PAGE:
In some cases, scammers will list a piece of property online, and when potential buyers call to inquire, they’re told the property is no longer available – but another one is. The available property will either be more expensive, or in much worse condition than the one listed online. It may not even be in the same neighborhood or city as the one you inquired about.

If It Seems Too Good to Be True, It Probably Is

Rarely in life do we find a true “steal” – especially in real estate. If someone is selling five acres of land for $2,500 in one of the most desirable areas in town, something isn’t right.

If it sounds too good to be true, it probably is. Do your research. Check the property, and verify the seller. Find out how much other properties are selling for in the area, so you can gauge whether the selling price is realistic. If it’s not, something is either terribly wrong with the property, or someone is trying to pull a fast one on buyers.

How Property Scams Work

Recently, I read a story about a man who found a scam artist trying rent his property online through Craigslist. The man, whose rental property typically rents for $2,800, was dumbfounded when he received calls from potential renters inquiring about the property. The scammer, as it turns out, was trying to rent out the property for $1,000. And he even shared a bogus – but rather convincing – story that he landed a promotion and wanted to rent the property at a lower price as a way to “pay it forward.”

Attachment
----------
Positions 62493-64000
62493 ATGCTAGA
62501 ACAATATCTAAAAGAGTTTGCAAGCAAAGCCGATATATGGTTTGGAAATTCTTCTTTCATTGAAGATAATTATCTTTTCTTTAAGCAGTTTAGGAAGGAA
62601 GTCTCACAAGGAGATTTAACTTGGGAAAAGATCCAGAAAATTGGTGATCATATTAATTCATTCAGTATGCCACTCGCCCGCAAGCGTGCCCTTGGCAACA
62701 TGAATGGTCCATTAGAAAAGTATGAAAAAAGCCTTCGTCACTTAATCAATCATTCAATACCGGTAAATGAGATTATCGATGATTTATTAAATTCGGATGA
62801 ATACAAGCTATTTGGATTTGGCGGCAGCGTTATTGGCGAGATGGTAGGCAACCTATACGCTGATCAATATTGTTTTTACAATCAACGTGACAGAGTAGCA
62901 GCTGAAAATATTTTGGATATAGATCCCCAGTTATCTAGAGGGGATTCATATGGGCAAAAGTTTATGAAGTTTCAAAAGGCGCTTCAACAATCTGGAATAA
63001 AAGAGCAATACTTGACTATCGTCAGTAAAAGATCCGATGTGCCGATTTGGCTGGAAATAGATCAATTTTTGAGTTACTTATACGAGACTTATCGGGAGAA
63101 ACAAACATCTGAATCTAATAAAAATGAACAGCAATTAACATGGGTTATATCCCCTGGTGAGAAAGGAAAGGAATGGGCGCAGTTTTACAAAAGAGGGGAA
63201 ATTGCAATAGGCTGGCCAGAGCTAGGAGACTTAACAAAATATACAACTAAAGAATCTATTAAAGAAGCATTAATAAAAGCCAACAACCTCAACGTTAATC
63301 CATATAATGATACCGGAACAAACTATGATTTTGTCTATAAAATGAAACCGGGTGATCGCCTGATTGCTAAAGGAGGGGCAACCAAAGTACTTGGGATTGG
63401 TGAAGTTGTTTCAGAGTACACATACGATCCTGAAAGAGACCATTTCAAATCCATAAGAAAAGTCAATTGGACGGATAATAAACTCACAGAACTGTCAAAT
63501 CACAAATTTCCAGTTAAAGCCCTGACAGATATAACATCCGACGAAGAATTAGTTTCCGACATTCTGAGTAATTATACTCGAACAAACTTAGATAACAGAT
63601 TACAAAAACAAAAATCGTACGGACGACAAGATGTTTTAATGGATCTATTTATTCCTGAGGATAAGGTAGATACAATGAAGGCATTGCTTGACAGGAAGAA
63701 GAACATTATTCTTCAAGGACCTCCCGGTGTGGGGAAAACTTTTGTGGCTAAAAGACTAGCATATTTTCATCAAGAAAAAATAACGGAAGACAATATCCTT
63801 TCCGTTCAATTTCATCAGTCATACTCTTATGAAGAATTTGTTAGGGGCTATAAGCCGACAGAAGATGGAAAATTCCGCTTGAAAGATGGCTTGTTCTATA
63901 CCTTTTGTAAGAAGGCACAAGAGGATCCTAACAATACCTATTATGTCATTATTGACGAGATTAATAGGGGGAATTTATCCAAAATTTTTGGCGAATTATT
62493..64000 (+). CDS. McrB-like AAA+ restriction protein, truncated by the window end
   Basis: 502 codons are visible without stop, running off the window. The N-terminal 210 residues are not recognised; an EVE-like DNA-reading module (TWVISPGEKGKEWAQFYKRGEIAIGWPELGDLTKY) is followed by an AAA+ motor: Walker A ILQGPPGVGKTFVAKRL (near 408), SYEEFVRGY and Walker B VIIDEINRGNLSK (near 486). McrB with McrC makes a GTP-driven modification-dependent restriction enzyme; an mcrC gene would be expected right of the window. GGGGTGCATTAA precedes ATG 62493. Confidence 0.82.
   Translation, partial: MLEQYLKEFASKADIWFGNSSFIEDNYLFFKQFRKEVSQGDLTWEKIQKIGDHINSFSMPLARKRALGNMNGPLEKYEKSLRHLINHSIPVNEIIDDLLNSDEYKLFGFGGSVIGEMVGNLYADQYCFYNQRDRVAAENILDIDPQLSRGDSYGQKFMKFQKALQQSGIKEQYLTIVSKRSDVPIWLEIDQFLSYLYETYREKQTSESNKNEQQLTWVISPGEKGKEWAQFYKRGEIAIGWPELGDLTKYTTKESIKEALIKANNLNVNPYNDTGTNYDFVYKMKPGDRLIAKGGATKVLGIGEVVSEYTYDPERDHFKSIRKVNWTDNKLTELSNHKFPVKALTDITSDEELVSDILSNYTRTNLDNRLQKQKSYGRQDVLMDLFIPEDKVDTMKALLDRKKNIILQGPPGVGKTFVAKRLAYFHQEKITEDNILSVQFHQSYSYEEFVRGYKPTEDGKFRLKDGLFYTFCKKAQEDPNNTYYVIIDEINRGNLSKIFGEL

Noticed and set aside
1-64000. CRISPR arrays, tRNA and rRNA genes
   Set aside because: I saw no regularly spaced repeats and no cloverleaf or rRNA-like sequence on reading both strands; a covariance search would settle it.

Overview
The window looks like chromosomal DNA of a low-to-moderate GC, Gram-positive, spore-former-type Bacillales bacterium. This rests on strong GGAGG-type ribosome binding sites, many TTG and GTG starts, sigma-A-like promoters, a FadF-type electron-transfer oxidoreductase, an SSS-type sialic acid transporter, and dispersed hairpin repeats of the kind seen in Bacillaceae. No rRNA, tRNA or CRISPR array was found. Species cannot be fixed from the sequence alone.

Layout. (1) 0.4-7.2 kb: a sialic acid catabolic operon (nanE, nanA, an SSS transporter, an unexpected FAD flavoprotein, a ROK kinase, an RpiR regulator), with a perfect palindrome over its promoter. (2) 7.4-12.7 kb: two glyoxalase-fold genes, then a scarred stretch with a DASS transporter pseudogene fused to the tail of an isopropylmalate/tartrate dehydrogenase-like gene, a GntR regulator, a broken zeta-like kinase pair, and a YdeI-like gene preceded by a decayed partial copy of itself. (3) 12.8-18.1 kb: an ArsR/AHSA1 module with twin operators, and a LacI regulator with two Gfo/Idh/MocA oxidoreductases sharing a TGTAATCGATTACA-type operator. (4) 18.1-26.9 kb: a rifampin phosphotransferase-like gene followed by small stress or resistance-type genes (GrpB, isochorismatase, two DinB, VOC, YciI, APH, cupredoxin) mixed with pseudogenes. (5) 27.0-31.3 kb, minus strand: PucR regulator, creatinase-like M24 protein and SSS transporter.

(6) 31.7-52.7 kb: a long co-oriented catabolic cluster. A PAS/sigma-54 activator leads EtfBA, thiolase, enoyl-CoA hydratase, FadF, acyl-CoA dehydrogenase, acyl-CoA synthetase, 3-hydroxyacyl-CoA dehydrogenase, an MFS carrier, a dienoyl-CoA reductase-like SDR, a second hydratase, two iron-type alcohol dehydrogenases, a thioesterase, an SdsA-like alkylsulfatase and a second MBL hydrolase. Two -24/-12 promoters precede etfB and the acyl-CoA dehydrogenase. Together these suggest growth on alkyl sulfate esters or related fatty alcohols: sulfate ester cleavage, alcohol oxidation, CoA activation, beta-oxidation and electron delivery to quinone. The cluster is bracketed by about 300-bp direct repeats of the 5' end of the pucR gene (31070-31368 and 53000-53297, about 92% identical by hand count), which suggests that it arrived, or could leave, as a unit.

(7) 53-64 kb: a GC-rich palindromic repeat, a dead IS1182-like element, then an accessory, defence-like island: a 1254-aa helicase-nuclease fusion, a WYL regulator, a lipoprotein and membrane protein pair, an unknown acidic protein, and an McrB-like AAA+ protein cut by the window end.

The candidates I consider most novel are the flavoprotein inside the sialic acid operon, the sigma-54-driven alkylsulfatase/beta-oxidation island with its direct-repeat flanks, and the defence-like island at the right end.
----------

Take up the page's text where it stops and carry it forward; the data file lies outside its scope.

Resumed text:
Unfortunately, this scenario is all too common on Craigslist and eBay. Scammers gather listings from legitimate online real estate sites, and then repost them as their own. When an interested buyer contacts them, they request a down payment or a deposit to hold the property until the buyer can view it in person. And the scammer will continue running this same scheme until he’s collected a myriad of deposits, and disappears overnight.

It’s easy to fall prey to these scams, especially if you’re truly interested in the property or this is your first time buying property. It may seem sensible to put down a deposit to hold the property. After all, you don’t want someone else to come along and snatch it up before you do. But it’s important not to give into emotion, and take your time when buying property – especially online.

Before you even consider buying property:

  • Always ask agents or owners for identification.
  • Never give into pressure to sign anything.
  • Trust your gut, and verify information.
  • Use the Internet to confirm information about properties you’re considering as well as the seller.

While it’s perfectly possible to safely purchase property on eBay or Craigslist – people do it every day – it’s often best to work with a professional to ensure that you’re buying a legitimate property.

There are some great deals on eBay and Craigslist, so if you do decide to go this route, be cautious, do your homework and never rush into the process. Always trust your gut, and if it seems too good to be true, it probably is.